Women's Ratings
1.7
Women's Job Satisfaction (5=very satisfied)
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Explorer305623

January 1970

While hours are generally flexible and most of the work can be completed remotely, the general workload cannot be completed in a 40-hour work week. Be prepared to consistently work more than 40 hours per week to complete the bare minimum.

Job Satisfaction Level

2.0
  • CEO supports Gender Diversity?

    Yes

  • Are Women and Men Treated Equally?

    Yes

  • Level of Flexibility

    1 2 3 4 5

  • Took Maternity Leave Here? (Weeks)

    None taken

  • Work-Life Friendly Attributes:

    Hours, Culture

  • One Thing Employer Could Improve

    More balanced workload across employees in organization.

  • Recommend to Women?

    Maybe. Depending on the unit and position, some employees are expected to work long hours on a regular basis in order to complete the normal workload.

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anon80

Finance

January 1970

Health insurance is excellent, parental leave is minimal (FMLA or MA). Flex time is generally accepted, but is subjective, depending on your supervisor.

Job Satisfaction Level

2.0
  • CEO supports Gender Diversity?

    Yes

  • Are Women and Men Treated Equally?

    Yes

  • Level of Flexibility

    1 2 3 4 5

    Flex time is dependent on each persons supervisor. Since there is no standard policy that treats all employees equitably, I don't rate it as being very flexible.

  • Took Maternity Leave Here? (Weeks)

    6 paid / 6 unpaid

    Paid weeks were covered under short term disability at 66% of my salary. The remaining weeks were covered by sick and vacation time. I was eligible for 12 weeks leave under FMLA.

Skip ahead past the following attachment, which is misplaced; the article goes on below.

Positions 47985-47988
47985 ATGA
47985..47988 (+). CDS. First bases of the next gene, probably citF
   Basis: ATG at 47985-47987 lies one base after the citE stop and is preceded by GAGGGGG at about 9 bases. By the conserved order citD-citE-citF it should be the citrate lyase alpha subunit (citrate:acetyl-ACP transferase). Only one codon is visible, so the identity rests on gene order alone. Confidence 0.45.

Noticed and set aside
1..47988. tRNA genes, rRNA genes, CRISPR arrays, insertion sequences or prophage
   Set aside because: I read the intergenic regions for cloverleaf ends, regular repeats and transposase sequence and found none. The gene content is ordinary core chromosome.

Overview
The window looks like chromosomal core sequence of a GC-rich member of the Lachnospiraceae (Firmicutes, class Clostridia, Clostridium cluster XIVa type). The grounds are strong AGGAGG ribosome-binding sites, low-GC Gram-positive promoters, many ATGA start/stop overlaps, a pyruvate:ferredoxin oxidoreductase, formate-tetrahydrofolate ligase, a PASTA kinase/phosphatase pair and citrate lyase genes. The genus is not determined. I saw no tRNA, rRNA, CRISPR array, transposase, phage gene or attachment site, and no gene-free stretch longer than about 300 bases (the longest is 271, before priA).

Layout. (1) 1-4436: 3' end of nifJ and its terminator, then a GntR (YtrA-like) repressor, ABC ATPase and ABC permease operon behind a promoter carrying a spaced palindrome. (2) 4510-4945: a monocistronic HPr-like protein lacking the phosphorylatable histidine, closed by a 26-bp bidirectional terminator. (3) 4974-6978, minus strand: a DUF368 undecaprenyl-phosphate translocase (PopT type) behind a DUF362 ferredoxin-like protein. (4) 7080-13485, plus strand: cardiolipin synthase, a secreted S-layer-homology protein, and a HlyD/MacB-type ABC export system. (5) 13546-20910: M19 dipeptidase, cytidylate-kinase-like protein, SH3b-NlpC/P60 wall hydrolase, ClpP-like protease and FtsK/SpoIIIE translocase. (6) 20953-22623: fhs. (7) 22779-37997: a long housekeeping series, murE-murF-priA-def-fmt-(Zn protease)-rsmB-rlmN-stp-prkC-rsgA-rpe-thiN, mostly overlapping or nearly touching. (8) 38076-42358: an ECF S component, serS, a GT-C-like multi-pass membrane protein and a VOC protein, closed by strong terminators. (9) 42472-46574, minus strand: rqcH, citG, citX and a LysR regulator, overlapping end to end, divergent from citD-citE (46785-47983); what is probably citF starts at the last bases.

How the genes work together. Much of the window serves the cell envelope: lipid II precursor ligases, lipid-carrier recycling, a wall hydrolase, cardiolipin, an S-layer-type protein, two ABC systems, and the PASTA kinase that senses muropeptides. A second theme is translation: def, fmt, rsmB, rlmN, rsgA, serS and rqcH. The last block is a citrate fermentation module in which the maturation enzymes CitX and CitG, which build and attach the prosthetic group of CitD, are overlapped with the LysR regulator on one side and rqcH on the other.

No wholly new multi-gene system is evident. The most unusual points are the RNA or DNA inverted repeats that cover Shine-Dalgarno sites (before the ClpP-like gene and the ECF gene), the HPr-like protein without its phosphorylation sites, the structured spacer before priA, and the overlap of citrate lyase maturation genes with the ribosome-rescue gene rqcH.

• Work-Life Friendly Attributes:

    Hours

  • One Thing Employer Could Improve

    Improve career growth opportunities

  • Recommend to Women?

    Maybe. Career growth and professional development opportunities are very limited and the work environment is stressful and extremely disorganized. On the other hand, PTO is great (4 weeks vacation + 10 sick days + 12 holidays) and benefits are excellent (medical, dental, vision, 401K, STD, LTD, life, etc.). The exception is maternity/parental leave, which for U.S. employees is the minimum required by the government (FMLA, or state law for those that don't qualify for FMLA).

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anon4373

January 1970

Under no circumstances should women accept positions in this organization. You will be belittled, bored, patronised, underpaid. You will see men appointed and promoted above you who have less skill and experience (and be expected to cover for them), you will be paid less, you will not be promoted, you will be given a windowless office while the men in your team enjoy the view, you will do the same work but with inferior pay and an inferior title. You will be excluded from key meetings and if you object you will be told you 'wouldn't find it very interesting'. Your name will be removed from documents you have drafted and replaced by a man's. If you complain then you will be fired, as you are employed 'at will'. And if you survive all this you may be riffed after several years and you will receive no severance pay. This employer is to be avoided at all costs.

Job Satisfaction Level

1.0
  • Recent Bonus

    Not eligible for bonus

  • CEO supports Gender Diversity?

    No

  • Are Women and Men Treated Equally?

    Not for Pay, Promotion, Hiring, Evaluation and Reviews

  • Level of Flexibility

    1 2 3 4 5

  • Took Maternity Leave Here? (Weeks)

    None taken

  • One Thing Employer Could Improve

    Certain individuals in senior positions would need to be removed. Absent that, no woman should take position there, it is professional suicide.

  • Recommend to Women?

    No

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